The revised HARP lets people refinance no matter how deep underwater their mortgage. Comment #4 is good advice: Visit with the lender to learn what options might be available. And find a housing counselor through the National Foundation for Credit Counseling (www.nfcc.org)

    Thanks

  5. Anonymous

    As a real estate broker who handles many, many short sales, I can tell you that much of the problem lies in the system. Most of my clients are under-employed, not un-employed, meaning for some unfortunate reason, their collective household income has been substantially reduced. Many of my clients are in a position to make *some* payment but not the whole payment. The lender will not accept a partial payment. By the time they save enough for the whole payment the second payment is due, and the vicious cycle grows.The homeowner does the best they can to keep their commitments, paying the rest of their bills.

    Chase is one of the few banks that I see some pro-active help for homeowners. Several of my clients have received unsolicited offers to refinance their current balance at a lower rate without regard to current value and at absolutely NO cost to the homeowner. The new rates are at least point below their current rate, no PMI and permanently adjusted. These have closed without a hitch. I would advise everyone to contact their mortgage lender and ask if they have such a program.

  6. Anonymous

    Doesnt make a lot of sense but then people under stress or mania make some awful choices sometimes. What’s the stat on student loans? They are secured loans right? So even if you file for bankruptcy you will have to pay them. So, not sure why consumers are making credit cards a priority at all. I guess if you were short selling or foreclosing very soon, get yourself an apartment while your credit is good enough then let it all go to hell if you have no income.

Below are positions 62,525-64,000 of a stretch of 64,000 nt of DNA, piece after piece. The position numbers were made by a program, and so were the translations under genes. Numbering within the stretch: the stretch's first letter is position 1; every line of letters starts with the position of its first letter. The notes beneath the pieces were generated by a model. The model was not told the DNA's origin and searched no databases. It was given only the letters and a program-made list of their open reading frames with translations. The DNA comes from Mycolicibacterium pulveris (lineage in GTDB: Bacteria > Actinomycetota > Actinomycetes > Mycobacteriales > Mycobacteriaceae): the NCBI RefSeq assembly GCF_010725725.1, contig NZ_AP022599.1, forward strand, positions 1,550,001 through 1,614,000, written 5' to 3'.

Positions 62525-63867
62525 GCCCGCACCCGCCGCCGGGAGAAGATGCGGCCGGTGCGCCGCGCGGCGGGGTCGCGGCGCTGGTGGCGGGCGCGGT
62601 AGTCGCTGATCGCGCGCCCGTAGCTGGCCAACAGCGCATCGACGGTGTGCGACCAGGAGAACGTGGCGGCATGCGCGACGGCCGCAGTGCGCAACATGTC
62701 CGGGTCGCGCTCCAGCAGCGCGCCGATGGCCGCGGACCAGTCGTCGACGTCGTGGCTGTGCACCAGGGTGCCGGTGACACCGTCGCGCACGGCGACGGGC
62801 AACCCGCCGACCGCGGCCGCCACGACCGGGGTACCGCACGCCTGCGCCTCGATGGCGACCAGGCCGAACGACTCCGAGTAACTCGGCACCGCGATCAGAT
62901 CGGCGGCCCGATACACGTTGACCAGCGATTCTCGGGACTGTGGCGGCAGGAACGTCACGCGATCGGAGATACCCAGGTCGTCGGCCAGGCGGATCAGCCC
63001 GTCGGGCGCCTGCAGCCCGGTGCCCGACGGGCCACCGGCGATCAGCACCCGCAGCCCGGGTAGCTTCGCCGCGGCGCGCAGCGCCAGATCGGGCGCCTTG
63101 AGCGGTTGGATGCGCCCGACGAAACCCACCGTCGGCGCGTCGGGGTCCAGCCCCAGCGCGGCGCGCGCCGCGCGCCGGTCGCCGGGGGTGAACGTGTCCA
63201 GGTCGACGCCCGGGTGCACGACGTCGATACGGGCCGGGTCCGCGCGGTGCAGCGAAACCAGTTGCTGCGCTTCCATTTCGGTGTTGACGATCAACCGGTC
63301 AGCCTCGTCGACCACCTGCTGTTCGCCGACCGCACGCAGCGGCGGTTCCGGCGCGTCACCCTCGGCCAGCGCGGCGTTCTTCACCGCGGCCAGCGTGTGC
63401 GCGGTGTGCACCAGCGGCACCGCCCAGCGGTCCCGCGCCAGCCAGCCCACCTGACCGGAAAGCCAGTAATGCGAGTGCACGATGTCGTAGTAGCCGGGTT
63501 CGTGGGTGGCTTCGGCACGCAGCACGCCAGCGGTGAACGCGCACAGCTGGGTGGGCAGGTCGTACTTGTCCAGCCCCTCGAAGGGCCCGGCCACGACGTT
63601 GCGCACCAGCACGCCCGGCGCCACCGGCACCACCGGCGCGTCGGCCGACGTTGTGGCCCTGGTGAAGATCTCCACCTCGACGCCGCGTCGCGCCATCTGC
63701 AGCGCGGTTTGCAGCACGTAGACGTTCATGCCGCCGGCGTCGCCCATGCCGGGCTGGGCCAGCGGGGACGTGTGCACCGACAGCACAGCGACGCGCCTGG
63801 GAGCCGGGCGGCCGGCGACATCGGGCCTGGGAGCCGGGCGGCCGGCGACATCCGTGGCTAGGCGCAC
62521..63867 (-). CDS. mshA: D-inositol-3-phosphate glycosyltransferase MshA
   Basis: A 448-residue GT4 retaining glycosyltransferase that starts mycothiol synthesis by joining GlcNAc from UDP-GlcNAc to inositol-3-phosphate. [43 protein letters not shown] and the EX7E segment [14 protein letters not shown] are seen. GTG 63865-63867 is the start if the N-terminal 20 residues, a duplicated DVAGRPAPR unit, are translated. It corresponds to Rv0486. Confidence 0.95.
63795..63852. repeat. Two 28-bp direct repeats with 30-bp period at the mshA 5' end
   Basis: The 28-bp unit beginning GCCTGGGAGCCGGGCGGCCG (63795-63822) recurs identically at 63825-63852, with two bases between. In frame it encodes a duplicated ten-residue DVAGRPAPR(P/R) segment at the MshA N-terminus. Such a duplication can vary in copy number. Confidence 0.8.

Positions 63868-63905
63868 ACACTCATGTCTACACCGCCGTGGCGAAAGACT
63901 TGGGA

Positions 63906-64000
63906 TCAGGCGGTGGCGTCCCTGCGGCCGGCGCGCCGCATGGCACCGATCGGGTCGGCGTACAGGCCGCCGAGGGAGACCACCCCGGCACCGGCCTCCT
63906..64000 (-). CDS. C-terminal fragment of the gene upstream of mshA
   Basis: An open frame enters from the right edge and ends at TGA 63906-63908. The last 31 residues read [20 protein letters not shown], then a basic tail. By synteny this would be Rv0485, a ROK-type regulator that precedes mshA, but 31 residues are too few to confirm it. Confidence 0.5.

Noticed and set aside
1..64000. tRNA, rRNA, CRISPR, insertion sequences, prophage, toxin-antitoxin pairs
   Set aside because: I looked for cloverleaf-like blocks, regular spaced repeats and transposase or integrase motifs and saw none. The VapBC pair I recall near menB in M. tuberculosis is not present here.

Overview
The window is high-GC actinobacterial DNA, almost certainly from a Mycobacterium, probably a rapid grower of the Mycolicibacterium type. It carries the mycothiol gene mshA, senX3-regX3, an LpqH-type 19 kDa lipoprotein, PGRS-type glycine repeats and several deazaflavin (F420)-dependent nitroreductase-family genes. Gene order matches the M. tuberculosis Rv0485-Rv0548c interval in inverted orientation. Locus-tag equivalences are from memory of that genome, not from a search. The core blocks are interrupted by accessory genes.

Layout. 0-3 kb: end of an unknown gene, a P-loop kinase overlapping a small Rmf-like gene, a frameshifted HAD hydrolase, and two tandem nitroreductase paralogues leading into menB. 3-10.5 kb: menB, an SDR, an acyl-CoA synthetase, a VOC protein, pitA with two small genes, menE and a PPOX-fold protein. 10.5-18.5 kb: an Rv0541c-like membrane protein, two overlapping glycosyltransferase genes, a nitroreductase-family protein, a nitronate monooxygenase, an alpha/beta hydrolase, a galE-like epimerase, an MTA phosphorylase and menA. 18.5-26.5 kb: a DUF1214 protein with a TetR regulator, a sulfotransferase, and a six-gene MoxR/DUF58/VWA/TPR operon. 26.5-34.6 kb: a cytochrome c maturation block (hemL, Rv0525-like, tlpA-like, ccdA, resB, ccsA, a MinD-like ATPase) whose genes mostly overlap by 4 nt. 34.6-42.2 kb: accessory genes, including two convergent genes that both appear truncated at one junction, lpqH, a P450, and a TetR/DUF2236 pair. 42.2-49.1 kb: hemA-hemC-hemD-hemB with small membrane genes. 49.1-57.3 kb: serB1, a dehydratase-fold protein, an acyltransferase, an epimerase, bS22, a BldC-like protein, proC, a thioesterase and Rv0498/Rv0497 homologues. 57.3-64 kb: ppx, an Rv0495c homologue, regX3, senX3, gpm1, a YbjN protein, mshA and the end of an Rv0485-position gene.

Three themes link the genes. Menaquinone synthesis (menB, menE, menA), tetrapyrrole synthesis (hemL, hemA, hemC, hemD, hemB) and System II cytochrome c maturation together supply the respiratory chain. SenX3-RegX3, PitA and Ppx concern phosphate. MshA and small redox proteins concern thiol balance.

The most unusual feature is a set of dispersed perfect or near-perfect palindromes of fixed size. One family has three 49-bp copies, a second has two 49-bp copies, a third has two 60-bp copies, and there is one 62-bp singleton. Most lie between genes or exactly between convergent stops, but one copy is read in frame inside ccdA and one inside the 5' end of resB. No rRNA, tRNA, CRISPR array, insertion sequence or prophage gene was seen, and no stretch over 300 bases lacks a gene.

7. Anonymous

    I can see where it makes pragmatic sense if you are planning on declaring bankruptcy or live in a judicial foreclosure state (where the length of processing time keeps growing).

    Logic on the former is you do not have to declare all debts for cancellation in proceedings (thus ensuring still to have access to credit and assisting in rebuilding credit score). I worked with a man who ended up doing this with medical bill bankruptcy in the ’90’s, it worked out so he was still able to get a mortgage four or so years later. The latter motivation would be less shrewd and more living-in-the-moment mentality, sure the house will be taken away but I have today.

    Thankfully, I’ve never been in a position of either and will have paid off the HELOC remainder of the mortgage in short order. If forced to seriously consider bankruptcy, a planned strategy, keeping the debit burden I could bear, makes some sense verse trying to wipe everything clean.

  8. Anonymous

    If I remember correctly Suze Orman was telling people to do this a couple of years ago. The really sad part is that so many people believe they will lose their homes anyway. Very bad for the economy for the rest of us too.